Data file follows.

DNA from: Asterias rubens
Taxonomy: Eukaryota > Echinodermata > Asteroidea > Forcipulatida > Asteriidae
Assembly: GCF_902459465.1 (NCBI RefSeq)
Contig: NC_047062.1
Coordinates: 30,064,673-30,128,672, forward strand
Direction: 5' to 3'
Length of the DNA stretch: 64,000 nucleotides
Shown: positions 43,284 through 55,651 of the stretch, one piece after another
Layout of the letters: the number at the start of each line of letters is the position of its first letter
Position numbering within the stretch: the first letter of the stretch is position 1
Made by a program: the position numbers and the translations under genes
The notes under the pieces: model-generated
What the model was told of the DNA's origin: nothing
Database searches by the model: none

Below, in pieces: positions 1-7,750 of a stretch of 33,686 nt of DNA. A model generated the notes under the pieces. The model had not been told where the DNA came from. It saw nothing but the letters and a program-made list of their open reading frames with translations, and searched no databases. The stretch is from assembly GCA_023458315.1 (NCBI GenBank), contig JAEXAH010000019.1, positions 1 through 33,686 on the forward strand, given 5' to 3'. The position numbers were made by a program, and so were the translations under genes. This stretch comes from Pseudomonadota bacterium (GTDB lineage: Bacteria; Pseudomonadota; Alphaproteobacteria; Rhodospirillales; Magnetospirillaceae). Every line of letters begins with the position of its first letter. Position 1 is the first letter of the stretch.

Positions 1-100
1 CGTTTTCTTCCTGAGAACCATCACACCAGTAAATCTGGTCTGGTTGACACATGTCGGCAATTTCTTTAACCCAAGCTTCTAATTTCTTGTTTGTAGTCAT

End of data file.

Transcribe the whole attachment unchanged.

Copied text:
DNA from: Asterias rubens
Taxonomy: Eukaryota > Echinodermata > Asteroidea > Forcipulatida > Asteriidae
Assembly: GCF_902459465.1 (NCBI RefSeq)
Contig: NC_047062.1
Coordinates: 30,064,673-30,128,672, forward strand
Direction: 5' to 3'
Length of the DNA stretch: 64,000 nucleotides
Shown: positions 43,284 through 55,651 of the stretch, one piece after another
Layout of the letters: the number at the start of each line of letters is the position of its first letter
Position numbering within the stretch: the first letter of the stretch is position 1
Made by a program: the position numbers and the translations under genes
The notes under the pieces: model-generated
What the model was told of the DNA's origin: nothing
Database searches by the model: none

Below, in pieces: positions 1-7,750 of a stretch of 33,686 nt of DNA. A model generated the notes under the pieces. The model had not been told where the DNA came from. It saw nothing but the letters and a program-made list of their open reading frames with translations, and searched no databases. The stretch is from assembly GCA_023458315.1 (NCBI GenBank), contig JAEXAH010000019.1, positions 1 through 33,686 on the forward strand, given 5' to 3'. The position numbers were made by a program, and so were the translations under genes. This stretch comes from Pseudomonadota bacterium (GTDB lineage: Bacteria; Pseudomonadota; Alphaproteobacteria; Rhodospirillales; Magnetospirillaceae). Every line of letters begins with the position of its first letter. Position 1 is the first letter of the stretch.

Positions 1-100
1 CGTTTTCTTCCTGAGAACCATCACACCAGTAAATCTGGTCTGGTTGACACATGTCGGCAATTTCTTTAACCCAAGCTTCTAATTTCTTGTTTGTAGTCAT